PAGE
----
Re: dpkg divert in preinst scripts
On 13/04/10 8:59 PM, Neil Williams wrote:
>> Couldn't the 'first boot' be mocked on the host system somehow ?? I'm
>> _not_ talking about processor/system emulation (e.g. qemu).
> If you're dealing with a very fixed package set then maybe you can
> (hence Baked) but Grip involves using packages that are
> binary-compatible with Debian and that is hard to anticipate. (Moving
> target etc.)
> It all depends on how many packages are involved and whether you need
> to allow for future upgrades. If yes, use Grip and try to work around
> the issues of a first-boot configuration step. If no, set the
> configuration manually and consider something like Baked. (Basically,
> that means telling me you'd like Baked to be available. I can get it
> into the next release of emdebian-grip.)
I am not familiar with Baked, but it sounds like it is worth having :)
>>> Yes, pre-seeding is the answer. Create the configuration outside -
>>> using a native chroot that can be automatically configured as close as
>>> possible to the desired config and then tweaked to resolve corner cases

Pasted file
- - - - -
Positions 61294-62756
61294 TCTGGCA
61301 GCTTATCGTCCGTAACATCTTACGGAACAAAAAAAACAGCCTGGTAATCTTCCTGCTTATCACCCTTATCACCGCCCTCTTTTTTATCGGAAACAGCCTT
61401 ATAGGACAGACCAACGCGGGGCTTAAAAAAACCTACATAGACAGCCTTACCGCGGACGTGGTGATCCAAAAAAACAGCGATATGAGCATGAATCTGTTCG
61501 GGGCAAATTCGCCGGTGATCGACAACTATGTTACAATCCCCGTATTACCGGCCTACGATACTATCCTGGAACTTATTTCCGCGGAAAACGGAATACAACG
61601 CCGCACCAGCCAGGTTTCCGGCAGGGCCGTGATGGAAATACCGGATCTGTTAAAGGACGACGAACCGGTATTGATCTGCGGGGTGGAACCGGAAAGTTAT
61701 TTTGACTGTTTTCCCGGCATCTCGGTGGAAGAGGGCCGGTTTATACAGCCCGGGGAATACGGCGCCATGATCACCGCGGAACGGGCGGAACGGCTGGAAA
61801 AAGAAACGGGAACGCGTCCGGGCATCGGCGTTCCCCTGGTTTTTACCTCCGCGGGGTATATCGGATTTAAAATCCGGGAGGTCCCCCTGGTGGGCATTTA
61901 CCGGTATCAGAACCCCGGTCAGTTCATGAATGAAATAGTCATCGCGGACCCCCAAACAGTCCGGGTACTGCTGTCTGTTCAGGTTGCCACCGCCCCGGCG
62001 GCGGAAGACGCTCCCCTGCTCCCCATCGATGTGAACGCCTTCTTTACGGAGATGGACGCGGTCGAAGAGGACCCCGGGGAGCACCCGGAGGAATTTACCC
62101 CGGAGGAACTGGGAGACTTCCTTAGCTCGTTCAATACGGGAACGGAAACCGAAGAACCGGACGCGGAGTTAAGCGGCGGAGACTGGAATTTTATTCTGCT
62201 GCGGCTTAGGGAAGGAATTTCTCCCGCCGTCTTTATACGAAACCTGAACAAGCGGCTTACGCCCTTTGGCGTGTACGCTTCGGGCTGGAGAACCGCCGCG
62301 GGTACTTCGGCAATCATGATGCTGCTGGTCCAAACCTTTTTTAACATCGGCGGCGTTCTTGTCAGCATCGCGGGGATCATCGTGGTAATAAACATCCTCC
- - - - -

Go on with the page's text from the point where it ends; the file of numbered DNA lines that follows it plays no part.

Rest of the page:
>>> - and then just dump that config onto the foreign filesystem.
>> Does this also solve the 'first boot' issue above ??
> Emdebian Baked will, yes.
> We need a "at-first-boot-run-this" script for Grip - it's been an idea
> for a long time but nobody has written one yet.
> Having packages believe they are configured is simply telling dpkg to
> set the status files that way. Multistrap can do that (or it can if
> no maintainer scripts exist in the packages.)
I am not familiar with Baked, so will do some research :)
>> For a networking device, things like a shell interpreter, an snmp agent,
>> an ssh server, a web server, etc.
>> e.g. A 'fat' networking device may have: libc6, bash, coreutils,
>> net-snmp, openssh-server, openssl, apache.
>> e.g. A 'thin' networking device may have: uclibc, busybox, net-snmp,
>> dropbear, appweb.
> I'm expecting that networking devices like that will (generally) fit
> the criteria for Baked - i.e. that once produced, the device itself
> will not need or expect to install new updates via dpkg or apt and will
> therefore not want maintainer scripts installed.
Yes. Updates are handled by installing an entire new filesystem image,
and the device boots to the new filesystem. Most products that are
mission critical will have the ability to revert back to the previous
version if booting of the new filesystem fails, or the user decides the
new version is unsuitable (e.g. incompatibilities or interoperability